The Last Haircut – Thinking about the Past, Present and Future
Do you live in the past, present or future? Wendy L Macdonald helps us think about the past, present and future. She points out how important it is to pay attention to what is going on in the present.
Do You Live in the Past, Present or Future?
Do you live in the future, the past, or the present? I found out which one I tend to dwell in, and it wasn’t good news.
Just as one can’t do everything and expect anything to turn out well, we can’t live in the past or the future and expect the present to take care of itself either. We need to focus on now or it will become the history we regret.
Psalm 118:24 NIV says:
This is the day the Lord has made; let us rejoice and be glad in it.
Psalm 118:24 doesn’t say:
Tomorrow is day the Lord has made; let us rejoice and be glad in it.
And it also doesn’t say:
Yesterday is the day the Lord has made: let us rejoice and be glad in it.
We don’t inhabit in the past or the future. We exist NOW.
The Last Haircut
As the main barber in our family, I’ve cut my husband’s hair and both my sons’ hair for decades. I’m not a trained or gifted hairdresser, but I have the gift of caring. I care how the haircuts turn out. Once those clippers are in my hands, I’m all business and art. And the following day, I tend to show up like a scissor wielding shadow to snip off any unwieldly hairs that straggle and catch my attention.
Attention: A life well-lived requires our complete attention.
Oh my, how I often fall short of this; allow me to show you an example.
I hold the clippers and snip this way and that. I trim the hair on the sides of my son’s handsome head. I think back to the time I accidentally snipped a bit of his ear, and a tiny drop of blood teared out onto the blade of the scissors. His, at the time, ten-year-old-self barely winced or whimpered. He’d been born brave and lived as though his name had been chosen by God, not by two flawed parents.
I noticed the ends of his sun-bleached hair, and I remembered when his toddler-self was blonder than now. When I was darker and less gray than today. I noticed his tidy goatee and then I dashed back into the past, into my time machine, and I watched him ride a skim board at the beach near our old home. His muscular body is bronze like the older boys around him, and his hair is almost white from the summer’s sun.
A clump of fair hair falls to the brown tile floor, bringing me back to the present.
I remove the comb from the clippers and tidy up the edge of his neckline as I ask him, “Is this short enough?”
“Go shorter,” he says. “I tend to wait too long between haircuts, I might as well start off as short as possible.”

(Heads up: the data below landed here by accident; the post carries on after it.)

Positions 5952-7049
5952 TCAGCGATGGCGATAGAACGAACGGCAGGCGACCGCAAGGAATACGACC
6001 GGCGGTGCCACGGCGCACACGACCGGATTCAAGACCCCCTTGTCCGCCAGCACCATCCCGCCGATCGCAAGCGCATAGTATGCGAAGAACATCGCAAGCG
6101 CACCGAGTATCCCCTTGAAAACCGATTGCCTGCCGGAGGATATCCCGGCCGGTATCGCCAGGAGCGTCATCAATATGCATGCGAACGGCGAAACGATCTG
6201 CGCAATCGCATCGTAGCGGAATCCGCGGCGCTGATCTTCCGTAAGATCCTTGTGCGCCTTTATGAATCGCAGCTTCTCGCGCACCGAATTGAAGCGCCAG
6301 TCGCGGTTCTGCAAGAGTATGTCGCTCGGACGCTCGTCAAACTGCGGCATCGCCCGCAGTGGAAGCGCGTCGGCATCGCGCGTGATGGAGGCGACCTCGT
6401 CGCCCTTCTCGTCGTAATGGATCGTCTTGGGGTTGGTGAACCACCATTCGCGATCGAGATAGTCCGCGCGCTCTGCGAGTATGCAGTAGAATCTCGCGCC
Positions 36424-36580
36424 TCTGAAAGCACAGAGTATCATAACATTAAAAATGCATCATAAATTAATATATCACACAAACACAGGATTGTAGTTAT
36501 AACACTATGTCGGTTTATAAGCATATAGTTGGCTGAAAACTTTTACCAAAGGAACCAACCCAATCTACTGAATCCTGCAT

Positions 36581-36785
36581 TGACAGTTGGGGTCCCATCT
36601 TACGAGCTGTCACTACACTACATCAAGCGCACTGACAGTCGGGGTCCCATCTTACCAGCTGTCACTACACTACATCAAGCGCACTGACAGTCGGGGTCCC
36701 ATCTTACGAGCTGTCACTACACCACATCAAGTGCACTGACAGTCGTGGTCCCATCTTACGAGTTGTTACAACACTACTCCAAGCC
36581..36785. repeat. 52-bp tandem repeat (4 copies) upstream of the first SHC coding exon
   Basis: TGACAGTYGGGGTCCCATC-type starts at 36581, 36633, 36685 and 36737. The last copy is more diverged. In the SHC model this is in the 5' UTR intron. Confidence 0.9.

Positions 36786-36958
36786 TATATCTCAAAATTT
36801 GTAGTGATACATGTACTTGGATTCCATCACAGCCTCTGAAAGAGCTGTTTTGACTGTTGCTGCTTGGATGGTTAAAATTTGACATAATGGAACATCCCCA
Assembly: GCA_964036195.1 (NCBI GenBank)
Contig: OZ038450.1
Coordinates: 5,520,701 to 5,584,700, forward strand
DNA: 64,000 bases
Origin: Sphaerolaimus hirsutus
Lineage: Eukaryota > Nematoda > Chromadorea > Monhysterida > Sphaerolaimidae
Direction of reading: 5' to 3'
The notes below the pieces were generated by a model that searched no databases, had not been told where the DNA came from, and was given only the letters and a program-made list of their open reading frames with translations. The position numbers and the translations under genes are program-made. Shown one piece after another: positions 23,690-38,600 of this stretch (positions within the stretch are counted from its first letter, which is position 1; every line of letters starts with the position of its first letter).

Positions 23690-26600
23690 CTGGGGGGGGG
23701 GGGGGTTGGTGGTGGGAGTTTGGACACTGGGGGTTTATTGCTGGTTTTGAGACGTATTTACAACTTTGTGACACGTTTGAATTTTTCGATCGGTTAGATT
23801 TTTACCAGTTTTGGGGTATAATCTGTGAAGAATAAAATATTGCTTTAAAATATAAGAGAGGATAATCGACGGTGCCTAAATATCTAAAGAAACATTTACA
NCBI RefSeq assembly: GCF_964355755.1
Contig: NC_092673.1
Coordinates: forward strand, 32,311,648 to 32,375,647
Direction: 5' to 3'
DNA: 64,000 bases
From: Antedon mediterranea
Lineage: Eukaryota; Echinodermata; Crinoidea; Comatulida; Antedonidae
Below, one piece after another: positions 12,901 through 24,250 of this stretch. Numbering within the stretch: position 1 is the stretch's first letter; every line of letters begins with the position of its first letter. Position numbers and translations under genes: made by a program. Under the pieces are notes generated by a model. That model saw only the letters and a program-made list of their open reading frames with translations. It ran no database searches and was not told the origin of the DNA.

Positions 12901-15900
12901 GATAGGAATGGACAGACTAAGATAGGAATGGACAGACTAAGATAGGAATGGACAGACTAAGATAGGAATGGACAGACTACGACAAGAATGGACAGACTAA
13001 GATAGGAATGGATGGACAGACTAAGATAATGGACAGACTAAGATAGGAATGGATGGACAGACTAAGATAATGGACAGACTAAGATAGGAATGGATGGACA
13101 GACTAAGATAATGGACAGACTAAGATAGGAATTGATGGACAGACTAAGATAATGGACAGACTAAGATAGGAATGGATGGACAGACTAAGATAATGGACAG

I cut more. Hair falls onto his broad shoulders. His shoulders, now those of a young man.
I dart back into the past, ten years ago, to a time when he split firewood and then hauled it, clump, clump, clump, up the back steps. He paused and removed his shoes and then he wobbled under the load as he carried the wood into the family room and laid it like an offering on the hearth.
Earlier we’d all curled up under our favorite lap-quilts as I read another chapter (or a begged second or third one) of the Lord of the Rings. My mind flashed forward to the final page of the final chapter of the final book we’d journeyed through together as a close-knit homeschool family. I bit my lip between phrases and willed my eyes not to blur. But like time, tears forged ahead, unstoppable as we came to the end of an era. I peeked and saw three other sets of eyes, as wet as mine, as I read the final words.
The hair-clippers snag on a thick batch of hair, and I’m whisked back to the present. “Oops,” I say, startled.
“Is there a bald patch?” My son asks.
“No. It’s okay. Just scared myself.”
But it wasn’t okay. I found out later that while I cut his hair and I was anywhere but there, anywhere but in the present, he wondered why I hadn’t mentioned it was the final phase of the final days before he moved out.
It had been the last haircut. And like Peter, I wept bitterly for denying the present.
Time Travel – Past, Present or Future?
I’ve discovered I have a habit of attempting to avoid pain by jumping into a time machine. It’s my version of Superman’s telephone booth. I enter, frightened of the present, and I exit wearing a cape from the past. It distracts me from today’s intensity. The problem is—it doesn’t solve anything—it compounds the pain I’ll eventually have to face. I’ve become so good at it, I don’t even realize I’m doing it until it’s—too late.
The cape I need to don is the covering of Christ. He will keep calm the one who keeps her mind on Him. Not the one who skips over her fears to focus on some other time zone. Not the one who avoids her present by thinking of the past. I can face today squarely at the feet of Him Who knows and holds it all in His hands.
I apologize to the Keeper of Time, and I apologize to the son of mine. He sees the tears I decide not to hide, for I know the redness would betray me anyways.
He offers me a hug. Grace. And in that moment I say yes, and I’m more present than I’ve been since the day he was born.
My dear friends. Gift yourself, gift others with your attention to the present. You won’t regret it. I promise.
Wendy L. Macdonald
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Images courtesy of:
Mom, son and ice-cream – vilandrra
Mom and baby – Public domain
Retro Haircut – Clker Free Vector Images
Graduation – violey
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